Samoa: “Seeing sunrise at Falealupo, Samoa in the South Pacific. Until 30 December 2011, it was all about going to the last place on the planet to see sunset. But then Samoa jumped over to the other side of the dateline, so the village is now one of the first to see the sunrise instead. Visitors can celebrate New Year’s Eve in Samoa, then fly one hour to American Samoa and do it again the next day, or go for a birthday to celebrate twice.”

WATCH: Parahawking in Nepal  from Scott Mason

Read the full article and see all the TOP TIPS for 2013 in The Guardian.

river-crossing-writing-contest

This is an entry in the We Said Go Travel Writing Contest written by Susan Fox from America. Thanks for your entry Susan!

In a country where 100km is a good day’s travel on the earth roads that serve most of Mongolia,  we had just learned from locals at Baruunbayan-Ulaan, a soum center where we had stopped to get petrol, that the heavy log and plank bridge we heading for in order to cross the Tsaatsyn Gol had been destroyed, a casualty of five days of rain in the Hangai Mountains followed by serious flooding downstream in the Gobi, where I was on a two-week camping trip in July of 2010, traveling in a Land Cruiser with Khatnaa, my driver/guide and Soyoloo, our cook. The closest intact bridge would require almost a two day detour north and then back south, which didn’t appeal to any of us. What to do.

Khatnaa decided that we would drive on west to the river and see what the situation was. Also at the petrol station were two very full Mitsubishi Delicata van’s worth of Mongol men and their families.

In one day that had incident enough to two, here’s my journal entry from July 15, which gives a certain immediacy to what followed:

“What an amazing day. Went south-west with Orog Nuur (Orog Lake) as our goal. Khatnaa knew there was the Taatsyn Gol (Tsaatsyn River) to cross, so stopped at a petrol station to ask about it. Also there were two van loads of Mongols from Togrog who were heading west to mine for gold. Usual Mongol socializing and information exchange ensued.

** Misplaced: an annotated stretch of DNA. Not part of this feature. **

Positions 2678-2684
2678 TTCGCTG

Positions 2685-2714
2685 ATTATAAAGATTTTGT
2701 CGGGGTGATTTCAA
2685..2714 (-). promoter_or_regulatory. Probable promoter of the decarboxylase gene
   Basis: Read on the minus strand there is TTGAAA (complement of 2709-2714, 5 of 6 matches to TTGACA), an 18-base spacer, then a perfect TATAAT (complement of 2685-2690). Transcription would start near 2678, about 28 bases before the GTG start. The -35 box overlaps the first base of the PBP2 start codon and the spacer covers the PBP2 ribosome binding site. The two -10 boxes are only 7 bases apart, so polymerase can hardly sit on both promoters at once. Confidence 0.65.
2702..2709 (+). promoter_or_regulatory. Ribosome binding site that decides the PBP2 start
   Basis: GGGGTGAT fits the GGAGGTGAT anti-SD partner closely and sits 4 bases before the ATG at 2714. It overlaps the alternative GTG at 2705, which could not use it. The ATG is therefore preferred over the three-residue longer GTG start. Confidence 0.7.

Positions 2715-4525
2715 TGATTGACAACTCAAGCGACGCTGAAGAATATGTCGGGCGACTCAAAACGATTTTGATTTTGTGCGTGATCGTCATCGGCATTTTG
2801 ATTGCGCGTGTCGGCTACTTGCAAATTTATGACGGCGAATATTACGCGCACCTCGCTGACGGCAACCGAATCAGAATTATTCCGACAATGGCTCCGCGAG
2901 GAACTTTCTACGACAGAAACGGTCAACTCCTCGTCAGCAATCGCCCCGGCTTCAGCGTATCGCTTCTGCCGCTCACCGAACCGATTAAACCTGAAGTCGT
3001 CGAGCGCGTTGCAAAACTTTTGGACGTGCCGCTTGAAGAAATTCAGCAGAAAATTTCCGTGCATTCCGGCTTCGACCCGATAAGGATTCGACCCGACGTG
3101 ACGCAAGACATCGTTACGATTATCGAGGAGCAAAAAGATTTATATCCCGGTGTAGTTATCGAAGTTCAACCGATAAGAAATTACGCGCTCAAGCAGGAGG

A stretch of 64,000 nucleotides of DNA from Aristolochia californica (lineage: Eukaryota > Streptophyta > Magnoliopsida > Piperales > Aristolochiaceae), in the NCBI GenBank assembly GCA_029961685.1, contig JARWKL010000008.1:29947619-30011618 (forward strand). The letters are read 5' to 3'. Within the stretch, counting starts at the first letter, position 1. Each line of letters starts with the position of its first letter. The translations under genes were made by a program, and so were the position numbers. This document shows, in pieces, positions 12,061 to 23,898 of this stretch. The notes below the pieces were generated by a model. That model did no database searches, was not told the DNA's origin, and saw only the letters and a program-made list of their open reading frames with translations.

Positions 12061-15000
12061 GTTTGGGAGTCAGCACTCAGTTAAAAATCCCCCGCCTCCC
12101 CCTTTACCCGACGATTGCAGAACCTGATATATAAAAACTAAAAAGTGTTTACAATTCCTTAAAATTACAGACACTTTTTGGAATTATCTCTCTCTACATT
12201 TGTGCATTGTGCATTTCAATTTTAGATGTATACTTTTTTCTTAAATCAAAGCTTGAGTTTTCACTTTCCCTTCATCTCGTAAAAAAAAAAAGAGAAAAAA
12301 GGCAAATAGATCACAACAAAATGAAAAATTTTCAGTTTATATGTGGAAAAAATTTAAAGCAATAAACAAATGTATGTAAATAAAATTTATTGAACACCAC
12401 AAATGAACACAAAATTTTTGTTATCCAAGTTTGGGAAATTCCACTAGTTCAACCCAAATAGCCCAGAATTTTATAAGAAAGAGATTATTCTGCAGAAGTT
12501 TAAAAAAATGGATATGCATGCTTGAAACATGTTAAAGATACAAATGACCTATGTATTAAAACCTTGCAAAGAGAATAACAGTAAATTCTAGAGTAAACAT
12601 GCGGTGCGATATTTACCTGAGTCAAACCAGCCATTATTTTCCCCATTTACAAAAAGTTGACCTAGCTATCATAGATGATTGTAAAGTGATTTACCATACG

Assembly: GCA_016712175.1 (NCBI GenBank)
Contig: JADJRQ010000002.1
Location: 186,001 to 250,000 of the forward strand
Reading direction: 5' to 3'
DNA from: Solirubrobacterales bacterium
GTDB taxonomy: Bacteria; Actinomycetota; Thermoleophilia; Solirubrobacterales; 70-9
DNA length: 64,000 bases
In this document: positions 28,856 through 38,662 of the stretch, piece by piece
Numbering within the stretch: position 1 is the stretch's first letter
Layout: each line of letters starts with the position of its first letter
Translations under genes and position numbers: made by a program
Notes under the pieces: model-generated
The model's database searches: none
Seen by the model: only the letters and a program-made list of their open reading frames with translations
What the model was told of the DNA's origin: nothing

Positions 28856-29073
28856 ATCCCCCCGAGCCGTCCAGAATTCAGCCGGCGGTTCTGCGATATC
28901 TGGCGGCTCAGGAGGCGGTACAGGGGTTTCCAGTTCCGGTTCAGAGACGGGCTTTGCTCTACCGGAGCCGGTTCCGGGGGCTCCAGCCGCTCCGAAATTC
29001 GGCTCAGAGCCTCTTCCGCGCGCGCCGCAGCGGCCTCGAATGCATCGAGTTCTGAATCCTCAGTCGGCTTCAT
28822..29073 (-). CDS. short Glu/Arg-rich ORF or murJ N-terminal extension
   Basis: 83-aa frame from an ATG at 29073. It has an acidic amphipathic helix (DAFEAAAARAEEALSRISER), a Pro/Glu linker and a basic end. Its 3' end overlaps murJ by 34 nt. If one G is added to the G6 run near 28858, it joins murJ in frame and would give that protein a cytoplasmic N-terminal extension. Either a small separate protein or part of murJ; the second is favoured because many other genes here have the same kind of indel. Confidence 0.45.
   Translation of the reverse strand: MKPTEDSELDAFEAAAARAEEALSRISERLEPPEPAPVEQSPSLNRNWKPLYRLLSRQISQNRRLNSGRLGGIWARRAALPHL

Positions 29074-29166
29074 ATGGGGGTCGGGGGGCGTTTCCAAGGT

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A third van showed up and we all headed towards the river, which was flooded due to rains in the Hangai Mountains.

We got across one stream, but were stopped by a broad ribbon of streams and mud. The main channel was moving fast and pulsing with even more water.

Went back up to the bluff overlooking the river and had lunch, watching the three van loads of Mongols look for a way across and mess around in the water.

Went back down to the river. Khatnaa walked a long way to see if he could find a crossing point, but came back and told us that the last stream of water was the worst of all. So we were faced with going north 100 km to the closest bridge. Such is travel in Mongolia.

Suddenly, there was action with one of the vans. A bunch of guys had formed a line across one point of the main channel and the van charged into the water, started to stall, but the guys all got behind it and pushed it on through!

Well, if a van could make it, our big Land Cruiser certainly could and did, without even needing a push. We did end up with an extra passenger, a little eej (mother) who wasn’t about to miss her chance to ride in our big car.

We got out on the other side and I photographed the other two vans making the crossing. Then said our good-byes.

We followed one van up a soft sand slope. It promptly got stuck so we rolled back down and went around it and on up the hill.

The entire “adventure” of the river crossing was a perfect example of Mongol practicality, improvisational skills and good humor. No one at any point got angry, showed frustration or swore. When it looked like things had stalled out, the guys took a break and goofed around in the water. Or so it seemed. They were clearly having fun but they were, in retrospect, also searching for a crossing point.